Probably the most frequently asked question is "Are these fog-proof?" Answer - NO! Nothing is "fog-proof". Anyone who says they have a fog-proof goggle, ESPECIALLY a prescription goggle, is doing two things, dreaming and fibbing.
One prescription ski goggle manufacturer claims "Not an Insert!" about their prescription goggles, like this is some breakthrough technology. Actually what they have is basically an insert that is also the goggle lens. Not only is this extremely ugly, but the lenses are now exposed to the outside elements, allowing them to scratch easier.
Somehow, these are supposed to fog less, which isn't accurate because what always fogs is the prescription lenses, and eliminating the goggle lens is not going to change that. But it's an interesting sales pitch.
Pro-Vue prescription goggles fog less than wearing eyeglasses under goggles because the prescription lenses don't rest right on your face, but they will fog easier than a pair of standard goggles with nothing inside them. I can't guarantee that your Pro-Vue's are going to be fog-proof, because I can take my own Pro-Vue's and in about 3 seconds make them fog and stay fogged all day long. I can also use them all day long and have no problems with fog. Yes, they fog up if you're going really slow or are sitting still, but if you pull the goggle out from your face for a few seconds they will clear. It's all about preparation and knowledge.
If your goggles are fogging, it's because you are allowing warm moist air to get inside them. You just need to figure out how to keep them dry. This is the goal: Keep the goggles dry. Here are some tips for beating fog:
Before you ever go riding, put on your helmet and whatever you plan on wearing on your face under your goggles. Look in the mirror. It is important that the goggles are sealed tight against your face, especially across the bottom. Figure out what it takes to make them seal before you even try using them. Figure out how to make sure your breath cannot go up into the goggle. This is the key to eliminating fog.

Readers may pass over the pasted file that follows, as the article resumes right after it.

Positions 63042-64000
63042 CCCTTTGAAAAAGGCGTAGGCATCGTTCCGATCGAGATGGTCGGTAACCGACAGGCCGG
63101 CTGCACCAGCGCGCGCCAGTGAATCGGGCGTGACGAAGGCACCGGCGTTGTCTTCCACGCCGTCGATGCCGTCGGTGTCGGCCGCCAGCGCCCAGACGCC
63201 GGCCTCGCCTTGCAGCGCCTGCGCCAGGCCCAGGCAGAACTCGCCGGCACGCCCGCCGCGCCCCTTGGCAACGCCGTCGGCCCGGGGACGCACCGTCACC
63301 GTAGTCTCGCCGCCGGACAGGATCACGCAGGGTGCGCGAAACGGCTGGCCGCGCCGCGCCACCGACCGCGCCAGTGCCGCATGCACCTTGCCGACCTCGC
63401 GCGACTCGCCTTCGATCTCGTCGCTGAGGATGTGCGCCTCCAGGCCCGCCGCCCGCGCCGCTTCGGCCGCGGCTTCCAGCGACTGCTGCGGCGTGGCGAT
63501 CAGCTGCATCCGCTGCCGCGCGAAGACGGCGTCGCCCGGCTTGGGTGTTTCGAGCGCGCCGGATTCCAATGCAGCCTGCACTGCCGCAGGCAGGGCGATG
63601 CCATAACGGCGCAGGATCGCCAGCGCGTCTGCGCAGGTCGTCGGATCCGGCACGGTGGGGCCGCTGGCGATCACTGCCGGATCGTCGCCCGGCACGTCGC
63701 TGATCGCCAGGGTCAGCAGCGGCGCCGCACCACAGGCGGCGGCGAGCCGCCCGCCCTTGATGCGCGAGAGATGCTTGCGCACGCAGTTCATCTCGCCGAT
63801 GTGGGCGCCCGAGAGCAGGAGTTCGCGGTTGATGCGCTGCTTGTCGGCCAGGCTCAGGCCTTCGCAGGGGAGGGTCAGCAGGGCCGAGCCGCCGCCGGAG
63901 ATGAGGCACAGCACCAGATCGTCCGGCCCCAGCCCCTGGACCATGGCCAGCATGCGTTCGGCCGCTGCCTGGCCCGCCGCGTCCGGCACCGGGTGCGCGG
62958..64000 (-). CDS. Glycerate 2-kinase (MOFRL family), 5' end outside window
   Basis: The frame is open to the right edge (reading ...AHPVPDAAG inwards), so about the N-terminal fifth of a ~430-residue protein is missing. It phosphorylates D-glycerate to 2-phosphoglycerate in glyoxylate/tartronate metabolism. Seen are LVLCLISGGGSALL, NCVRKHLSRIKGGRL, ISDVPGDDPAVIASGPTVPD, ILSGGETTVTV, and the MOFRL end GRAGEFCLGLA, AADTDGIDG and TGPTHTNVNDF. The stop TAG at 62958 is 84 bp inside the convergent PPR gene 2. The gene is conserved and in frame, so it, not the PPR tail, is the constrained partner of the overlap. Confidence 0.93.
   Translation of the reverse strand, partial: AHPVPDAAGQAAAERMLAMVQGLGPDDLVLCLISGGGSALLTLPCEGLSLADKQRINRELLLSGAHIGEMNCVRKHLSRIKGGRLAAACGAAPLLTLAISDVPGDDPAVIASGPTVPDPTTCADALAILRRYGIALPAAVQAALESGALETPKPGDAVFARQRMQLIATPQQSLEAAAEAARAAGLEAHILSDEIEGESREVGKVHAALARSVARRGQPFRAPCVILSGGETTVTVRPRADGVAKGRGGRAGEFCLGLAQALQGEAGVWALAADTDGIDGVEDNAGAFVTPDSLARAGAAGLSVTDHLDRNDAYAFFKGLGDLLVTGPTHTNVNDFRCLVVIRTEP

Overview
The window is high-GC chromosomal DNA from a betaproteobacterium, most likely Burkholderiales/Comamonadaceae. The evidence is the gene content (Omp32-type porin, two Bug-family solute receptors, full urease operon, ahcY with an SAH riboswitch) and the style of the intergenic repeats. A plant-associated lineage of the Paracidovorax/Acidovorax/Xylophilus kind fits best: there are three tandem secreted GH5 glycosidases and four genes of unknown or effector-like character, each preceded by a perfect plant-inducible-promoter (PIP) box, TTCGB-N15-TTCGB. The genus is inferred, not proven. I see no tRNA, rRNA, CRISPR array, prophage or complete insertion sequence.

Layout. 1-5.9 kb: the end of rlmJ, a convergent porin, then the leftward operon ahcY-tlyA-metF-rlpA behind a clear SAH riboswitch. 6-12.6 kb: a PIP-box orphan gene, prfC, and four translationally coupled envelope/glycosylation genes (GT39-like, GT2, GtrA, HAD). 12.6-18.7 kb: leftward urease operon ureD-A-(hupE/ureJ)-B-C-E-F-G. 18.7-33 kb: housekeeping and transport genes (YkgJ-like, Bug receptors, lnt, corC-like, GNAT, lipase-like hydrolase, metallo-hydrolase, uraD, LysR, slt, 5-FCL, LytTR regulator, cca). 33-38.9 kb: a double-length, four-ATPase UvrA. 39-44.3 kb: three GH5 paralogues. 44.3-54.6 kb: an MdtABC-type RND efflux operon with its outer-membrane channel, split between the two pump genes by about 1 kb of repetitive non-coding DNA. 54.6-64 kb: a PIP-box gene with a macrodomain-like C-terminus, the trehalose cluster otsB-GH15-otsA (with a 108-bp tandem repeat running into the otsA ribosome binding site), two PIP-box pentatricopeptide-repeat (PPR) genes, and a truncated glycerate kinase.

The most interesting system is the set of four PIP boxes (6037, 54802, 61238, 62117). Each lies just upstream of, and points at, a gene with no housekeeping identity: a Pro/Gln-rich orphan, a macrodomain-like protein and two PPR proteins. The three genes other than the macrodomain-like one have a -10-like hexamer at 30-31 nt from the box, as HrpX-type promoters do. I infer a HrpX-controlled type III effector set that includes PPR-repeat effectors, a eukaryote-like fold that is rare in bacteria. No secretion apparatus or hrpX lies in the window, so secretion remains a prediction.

• What I personally have found that works best for me is to wear a Proclava under my helmet which keeps my head and neck warm, and a piece of Face Tape under my goggles which keeps me from freezing my nose and also makes a great seal to keep my breath out of the goggles. Both of these products can be seen on the Snow Goggles page.
Use a Smith No-Fog cloth on the prescription lenses each time before you go riding; take ONE light breath into the goggles which will fog the prescription lenses, then buff them with the No-Fog cloth. Do this while you are still inside where it is warm.
Don't put your goggles on while you are standing around or unloading your snowmobile from the trailer. Putting your goggles on should be the last thing you do before you take off, and you should try to keep them warm and dry until you are ready to wear them.
Hold your breath while you put on your goggles, you do not want to get any moisture in them.
If your goggles fog up right away or while you are riding, it's because they are not sealed to your face properly. Some "breath deflectors" are too bulky and will deflect your breath right into the goggles. No good.
If you stop on the trail to talk or look at a map and your goggles start to fog, you need to get air moving through them or take them off. Do not set them on top of your helmet or in front of your face as breathing near them will add moisture and more fog.
If you stop for gas, leave the goggles outside when you go in to pay for the gas unless you plan to stay inside at least 15 minutes.
If you stop for lunch, definitely take the goggles inside to let them get warm and dry.
Be careful to not drop the goggles in the snow, if they get snow in them they will not work again until they are completely dry.
If you are riding in powder, I would tape up some or all of the vent holes on the front of the goggle lens, these holes will let snow dust filter through to the inside.
Some riders like to tape off the bottom venting foam on the goggle frame, this keeps your breath from getting inside the goggle when you breathe. The goggle will still vent through the foam at the top and sides of the frame.